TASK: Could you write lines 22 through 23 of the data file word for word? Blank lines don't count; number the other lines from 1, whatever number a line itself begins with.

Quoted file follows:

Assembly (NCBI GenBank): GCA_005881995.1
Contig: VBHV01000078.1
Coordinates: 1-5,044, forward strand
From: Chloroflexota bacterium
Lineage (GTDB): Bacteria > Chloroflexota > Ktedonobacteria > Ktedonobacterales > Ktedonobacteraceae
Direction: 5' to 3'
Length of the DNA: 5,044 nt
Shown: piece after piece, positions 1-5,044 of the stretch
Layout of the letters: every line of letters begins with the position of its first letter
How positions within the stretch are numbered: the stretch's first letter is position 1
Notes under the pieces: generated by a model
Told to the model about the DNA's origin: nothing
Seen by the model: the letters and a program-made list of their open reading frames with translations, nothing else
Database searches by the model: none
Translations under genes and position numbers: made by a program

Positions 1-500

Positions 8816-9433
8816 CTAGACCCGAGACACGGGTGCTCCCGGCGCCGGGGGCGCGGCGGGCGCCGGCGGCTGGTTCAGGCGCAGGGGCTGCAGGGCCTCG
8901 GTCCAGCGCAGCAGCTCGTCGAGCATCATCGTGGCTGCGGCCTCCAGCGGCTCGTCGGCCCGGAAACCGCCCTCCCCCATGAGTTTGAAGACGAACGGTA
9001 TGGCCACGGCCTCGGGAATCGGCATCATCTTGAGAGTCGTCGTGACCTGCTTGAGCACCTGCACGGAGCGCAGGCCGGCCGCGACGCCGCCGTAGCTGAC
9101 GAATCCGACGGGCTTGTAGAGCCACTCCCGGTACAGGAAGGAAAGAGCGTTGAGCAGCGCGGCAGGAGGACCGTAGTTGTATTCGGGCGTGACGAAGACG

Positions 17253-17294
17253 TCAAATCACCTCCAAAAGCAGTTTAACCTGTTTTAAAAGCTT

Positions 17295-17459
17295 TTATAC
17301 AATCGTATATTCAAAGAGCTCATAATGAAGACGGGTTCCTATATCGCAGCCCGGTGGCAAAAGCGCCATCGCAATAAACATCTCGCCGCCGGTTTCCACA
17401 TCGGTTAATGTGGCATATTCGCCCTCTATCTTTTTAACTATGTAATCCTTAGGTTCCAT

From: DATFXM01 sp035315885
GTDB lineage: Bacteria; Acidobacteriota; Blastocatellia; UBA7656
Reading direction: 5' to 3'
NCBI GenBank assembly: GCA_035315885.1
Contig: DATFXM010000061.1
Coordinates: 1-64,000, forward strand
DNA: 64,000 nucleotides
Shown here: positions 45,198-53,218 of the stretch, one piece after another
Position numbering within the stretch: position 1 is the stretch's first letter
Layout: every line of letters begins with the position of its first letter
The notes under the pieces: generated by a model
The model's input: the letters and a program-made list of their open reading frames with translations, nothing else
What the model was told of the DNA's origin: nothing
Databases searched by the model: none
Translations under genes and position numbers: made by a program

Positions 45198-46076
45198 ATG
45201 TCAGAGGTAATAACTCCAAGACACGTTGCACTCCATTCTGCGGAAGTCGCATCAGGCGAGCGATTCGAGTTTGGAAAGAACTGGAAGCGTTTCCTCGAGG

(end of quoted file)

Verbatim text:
Positions 17253-17294
17253 TCAAATCACCTCCAAAAGCAGTTTAACCTGTTTTAAAAGCTT